This overlay comes with some caveats. Keeping tabs on how quickly the overlay is filling up can be tricky. Using tools like df is insufficient since device mapper snapshots are concerned with blocks. As you write 4k blocks in the overlay, you’ll begin to fill the snapshot, just as you would with an LVM snapshot. When the snapshot fills up and there are no blocks left, the filesystem in RAM becomes corrupt and unusable. There are some tricks to force it back online but I didn’t have much luck when I tried to recover. The only solution I could find was to hard reboot.

Arch

The ArchLinux live boot environments seem very similar to the ones I saw in Fedora and CentOS. All of them use dracut and systemd, so this makes sense. Arch once used a project called Larch to create live environments but it’s fallen out of support due to AUFS2 being removed (according to the wiki page).

Although I didn’t build a live environment with Arch, I booted one of their live ISO’s and found their live environment to be much like Fedora and CentOS. There was a device mapper snapshot available as an overlay and once it’s full, you’re in trouble.

OpenSUSE

The path to live booting an OpenSUSE image seems quite different. The live squashfs is mounted read only onto /read-only. An ext3 filesystem is created in RAM and is mounted on /read-write. From there, overlayfs is used to lay the writeable filesystem on top of the read-only squashfs. You can still fill up the overlay filesystem and cause some temporary problems, but you can back out those errant files and still have a useable live environment.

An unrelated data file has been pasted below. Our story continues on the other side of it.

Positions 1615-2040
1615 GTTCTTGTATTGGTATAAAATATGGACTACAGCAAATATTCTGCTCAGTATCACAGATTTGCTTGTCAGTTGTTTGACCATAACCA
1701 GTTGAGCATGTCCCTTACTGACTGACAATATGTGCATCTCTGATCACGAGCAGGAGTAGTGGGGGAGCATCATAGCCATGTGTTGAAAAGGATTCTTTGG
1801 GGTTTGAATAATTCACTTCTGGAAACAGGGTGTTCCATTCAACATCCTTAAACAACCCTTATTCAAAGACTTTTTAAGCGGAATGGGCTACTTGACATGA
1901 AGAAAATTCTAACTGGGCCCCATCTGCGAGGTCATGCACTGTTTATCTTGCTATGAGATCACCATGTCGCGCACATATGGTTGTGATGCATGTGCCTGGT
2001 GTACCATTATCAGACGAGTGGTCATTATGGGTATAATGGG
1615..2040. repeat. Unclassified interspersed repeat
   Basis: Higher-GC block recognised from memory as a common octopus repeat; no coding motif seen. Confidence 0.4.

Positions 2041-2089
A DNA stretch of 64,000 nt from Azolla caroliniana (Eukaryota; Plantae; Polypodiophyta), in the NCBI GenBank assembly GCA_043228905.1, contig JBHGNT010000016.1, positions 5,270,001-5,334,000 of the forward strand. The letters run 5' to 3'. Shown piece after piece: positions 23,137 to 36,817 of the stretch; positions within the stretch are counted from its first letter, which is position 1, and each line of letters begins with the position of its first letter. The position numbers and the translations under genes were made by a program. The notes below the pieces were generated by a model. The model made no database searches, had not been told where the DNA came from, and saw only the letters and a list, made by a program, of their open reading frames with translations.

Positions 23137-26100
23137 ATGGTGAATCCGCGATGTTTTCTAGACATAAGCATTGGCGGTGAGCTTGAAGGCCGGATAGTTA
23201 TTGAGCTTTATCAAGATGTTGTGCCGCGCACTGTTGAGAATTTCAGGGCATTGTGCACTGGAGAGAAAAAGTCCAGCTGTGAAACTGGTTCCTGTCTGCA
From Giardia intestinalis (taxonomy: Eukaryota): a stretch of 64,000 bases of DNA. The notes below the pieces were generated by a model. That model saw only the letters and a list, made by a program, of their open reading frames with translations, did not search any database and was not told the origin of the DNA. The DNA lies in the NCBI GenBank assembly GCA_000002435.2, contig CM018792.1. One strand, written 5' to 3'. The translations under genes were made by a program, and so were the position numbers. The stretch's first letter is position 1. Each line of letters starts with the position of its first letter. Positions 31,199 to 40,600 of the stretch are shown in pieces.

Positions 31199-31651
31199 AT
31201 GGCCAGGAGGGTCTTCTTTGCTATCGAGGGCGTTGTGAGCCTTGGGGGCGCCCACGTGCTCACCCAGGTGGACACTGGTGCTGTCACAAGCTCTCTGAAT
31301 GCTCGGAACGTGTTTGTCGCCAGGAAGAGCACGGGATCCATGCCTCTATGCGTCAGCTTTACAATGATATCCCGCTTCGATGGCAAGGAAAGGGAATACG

Here’s the problem: overlayfs was given the green light for consideration in the Linux kernel by Linus in 2013. It’s been proposed for several kernel releases and it didn’t make it into 3.16 (which will be released soon). OpenSUSE has wedged overlayfs into their kernel tree just as Debian and Ubuntu have wedged AUFS into theirs.

Wrap-up

Building highly customized live images isn’t easy and running them in production makes it more challenging. Once the upstream kernel has a stable, solid, stackable filesystem, it should be much easier to operate a live environment for extended periods. There has been a parade of stackable filesystems over the years (remember funion-fs?) but I’ve been told that overlayfs seems to be a solid contender. I’ll keep an eye out for those kernel patches to land upstream but I’m not going to hold my breath quite yet.

Adventures in live booting Linux distributions is a post from: Major Hayden's blog.

Thanks for following the blog via the RSS feed. Please don't copy my posts or quote portions of them without attribution.

by Major Hayden at July 29, 2014 01:05 PM

The Nubby Admin

I Don’t Always Mistype My Password

It never fails. At the last two or three characters of a password, I’ll strike two keys at the same time. Maybe I pressed both, maybe I only pressed one. Whatever happened, certainly it doesn’t make any sense to press return and roll the dice. I’ll either get in or fail and have to type it all over again, and sysadmins can’t admit failure nor can we entertain the possibility of failing!!

So what’s the most logical maneuver? Backspace 400 times to make sure you got it all and try over. Make sure you fumble the password a few more time in a row so you can get a nice smooth spot worn on your backspace key.

Advertisement:

by WesleyDavid at July 29, 2014 11:12 AM

Chris Siebenmann

FreeBSD, cultural bad blood, and me

I set out to write a reasoned, rational elaboration of a tweet of mine, but in the course of writing it I've realized that I have some of those sticky human emotions involved too, much like my situation with Python 3. What it amounts to is that in addition to my rational reasons I have some cultural bad blood with FreeBSD.